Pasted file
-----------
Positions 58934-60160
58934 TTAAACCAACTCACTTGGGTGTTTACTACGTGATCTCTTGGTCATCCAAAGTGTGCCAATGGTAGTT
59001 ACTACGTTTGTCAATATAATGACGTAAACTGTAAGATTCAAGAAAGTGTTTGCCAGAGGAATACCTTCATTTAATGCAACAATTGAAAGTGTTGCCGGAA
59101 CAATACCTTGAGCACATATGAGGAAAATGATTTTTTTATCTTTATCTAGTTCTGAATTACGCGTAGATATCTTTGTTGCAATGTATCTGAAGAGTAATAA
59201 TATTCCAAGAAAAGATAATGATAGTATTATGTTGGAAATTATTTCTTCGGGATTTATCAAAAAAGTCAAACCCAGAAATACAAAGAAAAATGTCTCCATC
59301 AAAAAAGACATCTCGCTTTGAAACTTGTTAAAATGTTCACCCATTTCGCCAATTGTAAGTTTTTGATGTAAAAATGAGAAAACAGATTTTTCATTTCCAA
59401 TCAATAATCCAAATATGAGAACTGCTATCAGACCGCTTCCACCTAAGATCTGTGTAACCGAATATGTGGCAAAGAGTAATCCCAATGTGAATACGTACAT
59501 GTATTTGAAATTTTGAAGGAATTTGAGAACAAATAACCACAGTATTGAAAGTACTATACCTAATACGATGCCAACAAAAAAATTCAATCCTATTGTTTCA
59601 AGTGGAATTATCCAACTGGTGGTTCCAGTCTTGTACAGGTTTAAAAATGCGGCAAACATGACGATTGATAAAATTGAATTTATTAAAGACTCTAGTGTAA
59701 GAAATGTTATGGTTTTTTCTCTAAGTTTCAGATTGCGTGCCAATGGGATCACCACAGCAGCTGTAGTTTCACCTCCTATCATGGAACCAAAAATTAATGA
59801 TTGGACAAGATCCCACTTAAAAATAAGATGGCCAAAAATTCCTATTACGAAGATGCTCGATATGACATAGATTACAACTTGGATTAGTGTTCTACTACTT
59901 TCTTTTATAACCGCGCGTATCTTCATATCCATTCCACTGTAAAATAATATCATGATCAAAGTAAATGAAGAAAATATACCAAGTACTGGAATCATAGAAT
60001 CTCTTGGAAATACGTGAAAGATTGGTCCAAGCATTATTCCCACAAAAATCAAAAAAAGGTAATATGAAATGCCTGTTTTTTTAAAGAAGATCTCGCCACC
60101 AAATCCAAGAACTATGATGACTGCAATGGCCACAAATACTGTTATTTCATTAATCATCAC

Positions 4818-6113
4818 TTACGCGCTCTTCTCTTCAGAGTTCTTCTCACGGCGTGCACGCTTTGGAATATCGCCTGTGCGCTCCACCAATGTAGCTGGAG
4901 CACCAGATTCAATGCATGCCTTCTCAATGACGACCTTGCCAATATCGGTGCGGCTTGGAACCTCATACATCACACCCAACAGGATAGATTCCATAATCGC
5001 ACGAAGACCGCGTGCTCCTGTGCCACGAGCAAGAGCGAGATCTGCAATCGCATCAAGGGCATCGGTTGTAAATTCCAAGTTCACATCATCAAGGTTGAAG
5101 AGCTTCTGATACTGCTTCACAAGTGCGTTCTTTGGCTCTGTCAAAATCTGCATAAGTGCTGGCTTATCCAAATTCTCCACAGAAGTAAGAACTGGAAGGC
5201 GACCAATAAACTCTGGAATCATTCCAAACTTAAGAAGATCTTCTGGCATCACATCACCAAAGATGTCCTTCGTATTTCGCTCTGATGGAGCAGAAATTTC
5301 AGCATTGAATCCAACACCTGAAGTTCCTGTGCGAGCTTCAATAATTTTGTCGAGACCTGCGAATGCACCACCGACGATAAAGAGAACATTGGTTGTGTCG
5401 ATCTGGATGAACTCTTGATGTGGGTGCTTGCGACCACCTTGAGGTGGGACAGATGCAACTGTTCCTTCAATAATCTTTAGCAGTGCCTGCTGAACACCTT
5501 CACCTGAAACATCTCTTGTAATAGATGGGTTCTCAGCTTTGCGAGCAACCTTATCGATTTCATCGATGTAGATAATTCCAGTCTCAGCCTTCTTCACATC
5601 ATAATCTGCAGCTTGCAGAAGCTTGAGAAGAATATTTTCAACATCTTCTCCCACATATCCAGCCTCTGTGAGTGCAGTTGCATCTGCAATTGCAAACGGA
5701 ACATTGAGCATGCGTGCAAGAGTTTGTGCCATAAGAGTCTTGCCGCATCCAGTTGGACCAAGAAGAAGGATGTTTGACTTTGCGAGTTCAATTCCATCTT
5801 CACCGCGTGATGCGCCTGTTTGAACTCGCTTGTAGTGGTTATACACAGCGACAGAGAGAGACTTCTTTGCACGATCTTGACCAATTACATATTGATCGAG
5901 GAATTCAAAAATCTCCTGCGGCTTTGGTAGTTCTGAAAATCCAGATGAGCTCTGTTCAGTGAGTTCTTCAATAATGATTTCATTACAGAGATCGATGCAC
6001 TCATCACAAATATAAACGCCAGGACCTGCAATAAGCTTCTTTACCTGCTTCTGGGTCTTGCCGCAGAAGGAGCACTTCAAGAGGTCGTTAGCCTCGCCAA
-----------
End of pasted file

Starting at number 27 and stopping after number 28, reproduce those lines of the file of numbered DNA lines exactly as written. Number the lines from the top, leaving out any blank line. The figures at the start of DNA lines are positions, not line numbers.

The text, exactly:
5901 GAATTCAAAAATCTCCTGCGGCTTTGGTAGTTCTGAAAATCCAGATGAGCTCTGTTCAGTGAGTTCTTCAATAATGATTTCATTACAGAGATCGATGCAC
6001 TCATCACAAATATAAACGCCAGGACCTGCAATAAGCTTCTTTACCTGCTTCTGGGTCTTGCCGCAGAAGGAGCACTTCAAGAGGTCGTTAGCCTCGCCAA